« Reply #32 on: October 08, 2013, 08:06 »
0
Probably relevant is the best not to annoy the client.

Uncle Pete

« Reply #33 on: October 08, 2013, 12:45 »
0
Whatever it takes to cover the image and everything that's in it. I'm still against adding words that no one will ever search for, just because they are more words.

If someone wants something red, they will search for red. If they want a tomato they will search for that, not Solanum lycopersicum crimson (cardinal, cinnabar or erythraean) Why do people waste so much time and effort trying to get trick words into keywords?

Let me put it another way... KEY words.

Whatever it takes to describe the image accurately. It's not a number it's a condition.

ShadySue

  • There is a crack in everything
« Reply #34 on: October 10, 2013, 05:17 »
0
If someone wants something red, they will search for red. If they want a tomato they will search for that, not Solanum lycopersicum crimson (cardinal, cinnabar or erythraean) Why do people waste so much time and effort trying to get trick words into keywords?
The scientific name is not 'trick words'. It enables people whose first language is not English to find what they want. It makes sure that where they are looking for something specific, they get what they want, e.g. there are many species of 'Robin'.

Granted, I label all my birds with their specific recommended English vernacular, common English vernacular and Latin names, yet the top keyword on my gull pics is inevitably 'seagull', a word so beneath contempt that I didn't even use it as a keyword for a couple of years after I started.

Still, there might be someone who's grateful for the scientific name; and it is uber accurate, unlike the spam on most uploaded files these days at iS, but judging by results, at the others, though SS usually makes a good whack at filtering out spam.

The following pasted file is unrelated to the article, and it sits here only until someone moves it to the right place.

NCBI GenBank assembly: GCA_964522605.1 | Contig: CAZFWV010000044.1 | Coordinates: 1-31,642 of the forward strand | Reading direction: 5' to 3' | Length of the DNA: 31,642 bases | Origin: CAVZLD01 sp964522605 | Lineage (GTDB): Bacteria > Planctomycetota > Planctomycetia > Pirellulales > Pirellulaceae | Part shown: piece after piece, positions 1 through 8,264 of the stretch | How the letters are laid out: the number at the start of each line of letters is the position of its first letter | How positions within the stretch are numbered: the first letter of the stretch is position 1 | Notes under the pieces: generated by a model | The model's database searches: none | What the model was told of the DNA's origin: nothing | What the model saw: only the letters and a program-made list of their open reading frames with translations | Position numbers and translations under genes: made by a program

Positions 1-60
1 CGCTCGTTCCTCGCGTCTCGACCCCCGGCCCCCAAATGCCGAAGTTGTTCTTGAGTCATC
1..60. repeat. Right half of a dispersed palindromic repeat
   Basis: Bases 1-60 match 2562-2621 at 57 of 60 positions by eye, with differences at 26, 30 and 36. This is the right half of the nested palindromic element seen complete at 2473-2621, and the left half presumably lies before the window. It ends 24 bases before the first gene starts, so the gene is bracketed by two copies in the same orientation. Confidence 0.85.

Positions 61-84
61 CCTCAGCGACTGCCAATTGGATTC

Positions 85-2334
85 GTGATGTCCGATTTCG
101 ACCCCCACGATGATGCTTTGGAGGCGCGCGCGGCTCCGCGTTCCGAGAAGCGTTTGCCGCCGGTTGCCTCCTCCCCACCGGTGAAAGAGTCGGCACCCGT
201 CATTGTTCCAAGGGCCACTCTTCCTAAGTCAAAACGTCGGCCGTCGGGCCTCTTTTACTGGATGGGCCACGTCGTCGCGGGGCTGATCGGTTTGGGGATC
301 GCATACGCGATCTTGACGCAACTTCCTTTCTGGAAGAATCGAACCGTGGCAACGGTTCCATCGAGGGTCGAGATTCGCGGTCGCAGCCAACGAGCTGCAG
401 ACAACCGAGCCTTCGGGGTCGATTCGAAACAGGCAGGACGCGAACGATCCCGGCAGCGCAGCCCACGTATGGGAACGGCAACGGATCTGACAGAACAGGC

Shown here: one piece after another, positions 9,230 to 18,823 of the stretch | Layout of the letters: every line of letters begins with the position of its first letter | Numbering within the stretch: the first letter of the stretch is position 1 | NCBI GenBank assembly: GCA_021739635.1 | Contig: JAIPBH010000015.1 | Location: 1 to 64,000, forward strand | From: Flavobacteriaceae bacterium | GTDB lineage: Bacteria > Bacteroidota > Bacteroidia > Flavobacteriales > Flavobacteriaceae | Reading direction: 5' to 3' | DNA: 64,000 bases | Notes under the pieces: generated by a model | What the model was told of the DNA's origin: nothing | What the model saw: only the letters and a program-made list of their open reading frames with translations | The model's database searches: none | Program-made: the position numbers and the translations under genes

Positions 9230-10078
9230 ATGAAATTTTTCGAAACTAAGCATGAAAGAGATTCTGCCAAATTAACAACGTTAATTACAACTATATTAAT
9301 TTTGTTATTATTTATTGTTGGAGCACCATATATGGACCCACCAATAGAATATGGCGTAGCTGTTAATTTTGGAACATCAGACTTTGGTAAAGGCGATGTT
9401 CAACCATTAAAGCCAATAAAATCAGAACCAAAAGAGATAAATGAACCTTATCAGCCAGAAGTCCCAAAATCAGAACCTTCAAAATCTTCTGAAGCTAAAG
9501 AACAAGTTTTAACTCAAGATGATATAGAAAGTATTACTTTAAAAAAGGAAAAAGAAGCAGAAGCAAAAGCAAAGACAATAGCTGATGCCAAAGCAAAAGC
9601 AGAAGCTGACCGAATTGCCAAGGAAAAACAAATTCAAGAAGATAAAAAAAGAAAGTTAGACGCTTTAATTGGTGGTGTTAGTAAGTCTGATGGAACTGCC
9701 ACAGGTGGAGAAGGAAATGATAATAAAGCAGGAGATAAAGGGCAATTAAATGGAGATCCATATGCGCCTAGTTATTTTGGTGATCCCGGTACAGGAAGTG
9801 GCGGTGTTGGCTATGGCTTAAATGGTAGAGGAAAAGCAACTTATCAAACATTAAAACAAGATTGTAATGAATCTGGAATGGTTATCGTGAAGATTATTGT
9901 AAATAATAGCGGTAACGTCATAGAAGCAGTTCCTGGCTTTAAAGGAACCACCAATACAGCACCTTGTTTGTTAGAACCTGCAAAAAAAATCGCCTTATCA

ruxpriencdiam

    This user is banned.
  • Location. Third stone from the sun
« Reply #35 on: October 10, 2013, 06:30 »
0
Real simple as many as possible and sometimes that is well over 50 and close to 100.

What is found in the image?
Where are the items?
What is the condition or state of the items?
What actions or moods are taking place or implied?
What colors are present?
What textures are found?
What shapes are found?
What concept, theme or idea is found?"

cuppacoffee

« Reply #36 on: October 10, 2013, 07:01 »
0
"...and it is uber accurate..."

No, not uber. Some look up what they think is a certain species, bird, butterfly, etc. on Wikipedia and use that info whether or not it is actually correct just to add keywords without knowing the true identity of the beast. I've seen it. There are many variations in species and not all uploaders take the time to find the correct scientific name. I've seen grasshoppers keyworded as grasshoppers where they should/could be katydids or locusts. If I were a true scientist I would not trust the scientific names on many microstock images. That being said, if they really knew what they were looking for I bet that they would first search for grasshopper and then maybe Orthoptera Caelifera. Grasshopper and the scientific name would be in the same search.

Perhaps this is a more accurate place for those kinds of photos? http://www.sciencephoto.com/aboutSPL.html
« Last Edit: October 10, 2013, 07:07 by cuppacoffee »

ShadySue

  • There is a crack in everything
« Reply #37 on: October 10, 2013, 07:14 »
0
"...and it is uber accurate..."